PE Sport and Physical Activity in Scotland and beyond

PE Not Fit for Purpose

Posted by drilly on October 16, 2007


Last weeks TESS reports on the research of Dr Suzanne Groves from the University of Chichester School of Physical Education. According to Dr Groves research “Physical Education and Obesity Issues” PE fails many overweight and obese pupils as their experiences during the subject discourage and alienate them. The research found that PE often reinforces their feelings of inadequacy and abnormality. This is compounded by teachers and classmates attitudes towards them and bullying during PE lessons. I was saddened to read this and that obese pupils claim “they often feel they do not have the right to participate in PE even when they enjoy physical activity”

Dr Groves suggests we should provide classes which cater specifically for the needs of the overweight. My initial response to this was “no way” would it not stigmatise these pupils further to be singled out and put together in the “fat class” or whichever other derogatory term their mindless peers would attach to the group.

Then I stepped back and thought about it . PE is a very public experience and failure is on view for everyone to see whereas in maths it need only be between the teacher and the pupil. Therefore feelings of inadequacy can be reinforced if failure in PE is handled in the wrong manner. There is no doubt that being overweight or obese can have a negative impact on performance in PE in many situations and thus impact on the pupils learning experience. 

Maybe obesity and overweight issues should be viewed as a barrier to learning in PE in the same way as reading difficulties are viewed as a barrier to learning in other subjects. When these barriers are identified in other subjects support is provided on an individual basis and depending on the individuals needs their timetable can be modified and they may receive additional targeted support in specialised teaching situations.

Should we not do the same with obese and overweight pupils? Provide them with specialised targeted support to help them overcome their barriers and be able to progress towards an active and healthier life. Provide them with additional lessons that provide a safe, supportive environment where they can overcome the physical and undoubtedly emotional barriers that would allow them to access more of the curriculum.

I am not advocating removing these children from PE and giving them a different experience. I am advocating targeted, specific additional lessons that supplement their mandatory PE lessons. I am also not necessarily advocating that these additional lesson should be solely the preserve of the PE department. Obesity is a complex issue and should have a multi agency approach that covers not only physical but also emotional, social and nutritional health. Though physical activity and the PE department should be at the heart of it.

Why? Well lets face it there is the health and mortality issues from being overweight this should possibly be reason enough to be provided with additional support not many people develop the same range and frequency of symptoms that impacts on their health and longevity from not being able to read! Not that I am suggesting that being unable to read is not an important issue.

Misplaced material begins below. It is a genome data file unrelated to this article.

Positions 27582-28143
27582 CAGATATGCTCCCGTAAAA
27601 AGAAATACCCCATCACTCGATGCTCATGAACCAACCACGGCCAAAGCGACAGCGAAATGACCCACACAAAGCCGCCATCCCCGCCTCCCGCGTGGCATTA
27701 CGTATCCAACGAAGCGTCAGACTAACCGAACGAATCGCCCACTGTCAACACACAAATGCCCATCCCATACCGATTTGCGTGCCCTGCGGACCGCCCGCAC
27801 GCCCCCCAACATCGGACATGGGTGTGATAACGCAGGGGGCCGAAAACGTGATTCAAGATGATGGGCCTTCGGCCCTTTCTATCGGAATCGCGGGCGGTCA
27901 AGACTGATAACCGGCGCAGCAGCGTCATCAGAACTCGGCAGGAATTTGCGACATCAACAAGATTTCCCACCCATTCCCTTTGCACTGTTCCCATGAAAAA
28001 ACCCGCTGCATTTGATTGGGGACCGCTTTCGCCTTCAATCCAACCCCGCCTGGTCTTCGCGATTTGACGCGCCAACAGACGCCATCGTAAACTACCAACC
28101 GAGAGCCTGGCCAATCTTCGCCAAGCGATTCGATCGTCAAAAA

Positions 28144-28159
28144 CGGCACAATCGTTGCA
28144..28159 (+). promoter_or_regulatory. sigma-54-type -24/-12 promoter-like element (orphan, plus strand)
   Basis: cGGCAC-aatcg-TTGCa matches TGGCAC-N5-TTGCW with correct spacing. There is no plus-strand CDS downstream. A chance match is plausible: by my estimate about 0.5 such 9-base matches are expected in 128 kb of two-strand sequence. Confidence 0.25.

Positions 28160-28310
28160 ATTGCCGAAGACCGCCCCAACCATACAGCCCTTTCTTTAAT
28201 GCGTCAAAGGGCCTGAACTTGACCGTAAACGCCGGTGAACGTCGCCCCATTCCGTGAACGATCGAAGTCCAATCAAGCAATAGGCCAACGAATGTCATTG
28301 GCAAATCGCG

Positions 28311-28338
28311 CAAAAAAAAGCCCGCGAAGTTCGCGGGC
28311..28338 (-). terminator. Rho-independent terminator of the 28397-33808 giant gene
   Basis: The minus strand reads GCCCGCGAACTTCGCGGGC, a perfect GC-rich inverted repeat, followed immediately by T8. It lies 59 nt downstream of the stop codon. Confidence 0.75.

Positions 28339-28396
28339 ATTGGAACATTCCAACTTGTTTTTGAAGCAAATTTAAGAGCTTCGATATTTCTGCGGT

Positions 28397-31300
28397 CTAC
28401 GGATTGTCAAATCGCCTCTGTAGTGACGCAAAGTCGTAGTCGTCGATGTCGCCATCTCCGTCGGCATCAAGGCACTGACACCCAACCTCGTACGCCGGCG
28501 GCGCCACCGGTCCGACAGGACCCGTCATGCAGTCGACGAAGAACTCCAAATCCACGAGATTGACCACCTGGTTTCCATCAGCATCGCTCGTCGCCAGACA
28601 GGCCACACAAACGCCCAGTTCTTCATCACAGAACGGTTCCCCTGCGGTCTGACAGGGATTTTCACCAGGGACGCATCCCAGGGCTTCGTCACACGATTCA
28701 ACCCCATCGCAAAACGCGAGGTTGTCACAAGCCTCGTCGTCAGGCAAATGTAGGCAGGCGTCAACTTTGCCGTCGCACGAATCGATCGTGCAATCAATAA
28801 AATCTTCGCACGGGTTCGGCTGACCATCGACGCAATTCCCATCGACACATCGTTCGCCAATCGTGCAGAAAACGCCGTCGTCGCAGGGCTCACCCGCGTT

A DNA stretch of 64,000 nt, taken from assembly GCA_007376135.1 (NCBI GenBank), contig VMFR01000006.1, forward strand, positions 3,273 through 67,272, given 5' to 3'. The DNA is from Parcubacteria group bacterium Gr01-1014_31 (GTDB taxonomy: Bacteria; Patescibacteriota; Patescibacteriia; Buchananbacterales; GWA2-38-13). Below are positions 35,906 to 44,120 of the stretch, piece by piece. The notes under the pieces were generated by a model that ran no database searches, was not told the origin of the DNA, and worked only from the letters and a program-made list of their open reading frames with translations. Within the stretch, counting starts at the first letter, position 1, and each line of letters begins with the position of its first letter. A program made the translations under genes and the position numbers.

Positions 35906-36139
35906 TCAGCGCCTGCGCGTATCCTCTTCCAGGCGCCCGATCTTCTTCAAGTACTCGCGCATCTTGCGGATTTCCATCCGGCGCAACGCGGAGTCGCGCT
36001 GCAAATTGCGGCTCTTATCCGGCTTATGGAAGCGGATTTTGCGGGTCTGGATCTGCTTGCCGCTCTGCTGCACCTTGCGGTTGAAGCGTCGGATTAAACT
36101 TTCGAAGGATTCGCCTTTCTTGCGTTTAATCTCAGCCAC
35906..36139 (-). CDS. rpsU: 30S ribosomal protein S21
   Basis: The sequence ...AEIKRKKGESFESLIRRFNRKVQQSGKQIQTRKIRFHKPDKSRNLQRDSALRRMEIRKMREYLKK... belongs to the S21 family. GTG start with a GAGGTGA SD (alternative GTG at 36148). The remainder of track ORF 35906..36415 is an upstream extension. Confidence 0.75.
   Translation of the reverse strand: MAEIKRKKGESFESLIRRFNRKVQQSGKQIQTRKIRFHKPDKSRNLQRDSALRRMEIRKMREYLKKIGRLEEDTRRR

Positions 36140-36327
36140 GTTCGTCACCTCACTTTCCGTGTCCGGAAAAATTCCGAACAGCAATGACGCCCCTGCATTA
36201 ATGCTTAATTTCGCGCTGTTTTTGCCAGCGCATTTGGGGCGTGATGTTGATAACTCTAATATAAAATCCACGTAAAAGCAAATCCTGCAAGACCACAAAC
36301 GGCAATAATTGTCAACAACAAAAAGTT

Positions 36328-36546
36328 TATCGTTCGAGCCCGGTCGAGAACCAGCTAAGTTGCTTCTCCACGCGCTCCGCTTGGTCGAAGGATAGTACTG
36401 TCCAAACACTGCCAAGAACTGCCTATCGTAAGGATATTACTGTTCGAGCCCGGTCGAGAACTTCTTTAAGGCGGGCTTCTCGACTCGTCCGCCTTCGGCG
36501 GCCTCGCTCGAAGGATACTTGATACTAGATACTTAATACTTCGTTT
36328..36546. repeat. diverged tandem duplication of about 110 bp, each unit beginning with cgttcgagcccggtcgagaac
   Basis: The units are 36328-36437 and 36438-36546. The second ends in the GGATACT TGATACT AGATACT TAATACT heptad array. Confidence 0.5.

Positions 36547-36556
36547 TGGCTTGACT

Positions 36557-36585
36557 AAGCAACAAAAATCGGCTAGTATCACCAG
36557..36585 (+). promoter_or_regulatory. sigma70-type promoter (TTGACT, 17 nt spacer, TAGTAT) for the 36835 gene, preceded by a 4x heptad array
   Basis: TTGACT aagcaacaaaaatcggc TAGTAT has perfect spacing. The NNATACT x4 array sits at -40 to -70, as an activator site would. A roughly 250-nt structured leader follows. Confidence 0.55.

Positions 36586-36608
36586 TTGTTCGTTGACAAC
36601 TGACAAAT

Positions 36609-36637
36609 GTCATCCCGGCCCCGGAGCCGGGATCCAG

Dr Groves highlights another reason ” the demands being placed on the profession are sufficiently diverse as to result in teachers being unable to address the specific needs of these children within PE lessons”. This however is not an excuse to ignore the children facing these difficulties we must ensure that what we teach is differentiated and allows these pupils to access PE at a level which is appropriate to their ability. However we must handle this sensitively without inadvertently drawing more attention on to these potentially self conscious pupils.

Perhaps there is a case for streaming in PE so that pupils of similar ability and fitness levels work together and have content that is tailored to their needs. This is something that Stonelaw Academy have trialed. Stonelaw Fitness sections

The Guardian article Schools told to tackle teenage obesity crisis 15/10/07 highlights some shocking statistics. An official study to be published on Wednesday will predict that half the population could be obese within the next 25 years. The Foresight report is also expected to say the epidemic will cost the country £45bn a year by 2050 if the loss of productivity from people who suffer obesity-related health-care problems is added to the cost of treating them.

If this was attributed to a literacy or numeracy problem I wonder how much money would be thrown at it to support schools in making a difference?

“Schools should be doing more to convince teenage girls to take part in sport including scrapping “embarrassing” gym kits and offering alternative activities such as Frisbee and yoga sessions in an effort to halt the growing obesity crisis, the secretary of state for families Ed Balls has told the Guardian”. He has also called for parents to help to tackle the issue as well.

I think schools, PE departments and in deed parents in Scotland could take a much more proactive role, but not without more funding and support to do so. This would require some major investment but it would still be a fraction of the estimated £45bn per year to deal with treating the symptoms of obesity. A worthwhile investment? Undoubtedly in my opinion but I wont hold my breath waiting for it.

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